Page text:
As the parties have given up on their core functions, wealthy donors with ideological agendas have filled the void they’ve left.
Democrats suffered losses up and down the ballot on Nov. 8, bolstering Republican dominance of both national and state governments. A presidential campaign launched with high hopes wound up adding to the party’s demoralizing string of defeats in 2010, 2012, and 2014. Outside of a candidate named Barack Obama, Democrats have not had much success on election days since 2008.
The party needs to change, but how? Media attention has focused on the race between competing factions to take over the Democratic National Committee. The press will obsessively cover the “dramatic” picking of a party chair in Atlanta this weekend, where 447 voters will choose the new superhero to return the party to power.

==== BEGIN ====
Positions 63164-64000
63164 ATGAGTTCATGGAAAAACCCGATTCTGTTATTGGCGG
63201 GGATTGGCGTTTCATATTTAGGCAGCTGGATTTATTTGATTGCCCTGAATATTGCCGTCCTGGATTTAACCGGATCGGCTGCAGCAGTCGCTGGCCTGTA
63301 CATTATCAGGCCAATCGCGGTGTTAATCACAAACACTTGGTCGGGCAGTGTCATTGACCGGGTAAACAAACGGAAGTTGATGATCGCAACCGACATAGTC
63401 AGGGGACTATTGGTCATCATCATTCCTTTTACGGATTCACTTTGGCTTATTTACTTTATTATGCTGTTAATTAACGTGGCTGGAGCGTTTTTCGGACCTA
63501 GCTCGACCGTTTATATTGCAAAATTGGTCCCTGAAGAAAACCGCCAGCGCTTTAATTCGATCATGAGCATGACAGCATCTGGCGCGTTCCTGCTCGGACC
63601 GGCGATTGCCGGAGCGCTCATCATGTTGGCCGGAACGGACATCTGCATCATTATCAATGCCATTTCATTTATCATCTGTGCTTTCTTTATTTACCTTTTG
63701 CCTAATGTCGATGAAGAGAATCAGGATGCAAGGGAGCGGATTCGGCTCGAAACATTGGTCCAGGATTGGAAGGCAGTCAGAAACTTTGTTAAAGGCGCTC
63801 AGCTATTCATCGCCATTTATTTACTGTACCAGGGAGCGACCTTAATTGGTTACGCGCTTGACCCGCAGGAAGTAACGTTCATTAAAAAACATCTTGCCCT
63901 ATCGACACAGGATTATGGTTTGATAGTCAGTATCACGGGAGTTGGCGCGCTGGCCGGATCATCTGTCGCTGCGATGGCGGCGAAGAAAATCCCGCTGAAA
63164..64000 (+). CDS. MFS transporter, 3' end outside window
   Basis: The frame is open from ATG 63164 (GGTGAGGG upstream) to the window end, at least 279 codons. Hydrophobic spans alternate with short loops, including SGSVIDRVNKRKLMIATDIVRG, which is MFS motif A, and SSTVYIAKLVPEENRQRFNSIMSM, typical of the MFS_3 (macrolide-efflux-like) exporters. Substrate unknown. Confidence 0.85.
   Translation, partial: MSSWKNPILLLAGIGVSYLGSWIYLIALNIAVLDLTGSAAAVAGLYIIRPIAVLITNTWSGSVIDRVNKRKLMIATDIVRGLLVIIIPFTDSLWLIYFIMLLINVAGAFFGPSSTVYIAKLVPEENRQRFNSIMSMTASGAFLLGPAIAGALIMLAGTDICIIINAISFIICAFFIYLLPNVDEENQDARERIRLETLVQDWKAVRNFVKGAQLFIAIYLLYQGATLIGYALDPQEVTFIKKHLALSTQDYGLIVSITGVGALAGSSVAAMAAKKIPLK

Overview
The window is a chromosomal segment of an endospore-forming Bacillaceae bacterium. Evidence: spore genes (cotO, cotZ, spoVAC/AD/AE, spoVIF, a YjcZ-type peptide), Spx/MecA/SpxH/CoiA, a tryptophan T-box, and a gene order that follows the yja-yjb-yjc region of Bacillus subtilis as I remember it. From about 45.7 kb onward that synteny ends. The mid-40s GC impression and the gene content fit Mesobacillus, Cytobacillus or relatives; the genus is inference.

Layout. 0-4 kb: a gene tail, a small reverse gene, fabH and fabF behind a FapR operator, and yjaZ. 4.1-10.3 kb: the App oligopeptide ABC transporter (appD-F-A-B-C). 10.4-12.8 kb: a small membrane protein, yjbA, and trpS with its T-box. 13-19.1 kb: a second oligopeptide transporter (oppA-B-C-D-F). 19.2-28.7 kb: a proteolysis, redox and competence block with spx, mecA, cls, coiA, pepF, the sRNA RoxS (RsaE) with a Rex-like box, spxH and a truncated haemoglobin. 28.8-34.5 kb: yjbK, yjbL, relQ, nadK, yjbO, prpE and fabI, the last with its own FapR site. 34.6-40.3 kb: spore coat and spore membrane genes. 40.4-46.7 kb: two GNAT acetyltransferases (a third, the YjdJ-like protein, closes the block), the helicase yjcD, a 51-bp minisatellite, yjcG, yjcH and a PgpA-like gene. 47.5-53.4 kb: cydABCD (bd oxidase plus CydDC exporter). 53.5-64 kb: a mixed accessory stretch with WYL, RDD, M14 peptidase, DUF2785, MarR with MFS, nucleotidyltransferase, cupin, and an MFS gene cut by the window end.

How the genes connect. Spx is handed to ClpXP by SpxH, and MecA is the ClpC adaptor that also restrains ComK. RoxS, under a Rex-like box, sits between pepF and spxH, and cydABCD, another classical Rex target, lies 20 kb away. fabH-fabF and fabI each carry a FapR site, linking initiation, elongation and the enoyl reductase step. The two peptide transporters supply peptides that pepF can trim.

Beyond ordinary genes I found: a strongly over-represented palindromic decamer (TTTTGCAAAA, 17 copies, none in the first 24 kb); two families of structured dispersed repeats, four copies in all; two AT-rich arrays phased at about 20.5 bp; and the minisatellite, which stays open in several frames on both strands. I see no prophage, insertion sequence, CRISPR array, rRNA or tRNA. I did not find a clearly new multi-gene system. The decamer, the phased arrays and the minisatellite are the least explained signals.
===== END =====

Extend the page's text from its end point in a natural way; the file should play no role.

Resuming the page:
It’s the wrong battle, though, because the DNC cannot be the instrument for the party’s revival. Thanks to the Bipartisan Campaign Reform Act of 2001, the national parties have lost power to the growing role of outside money. Formal party structures have become empty vessels overshadowed by external ideological networks of wealthy individuals and organizations on the right and left.
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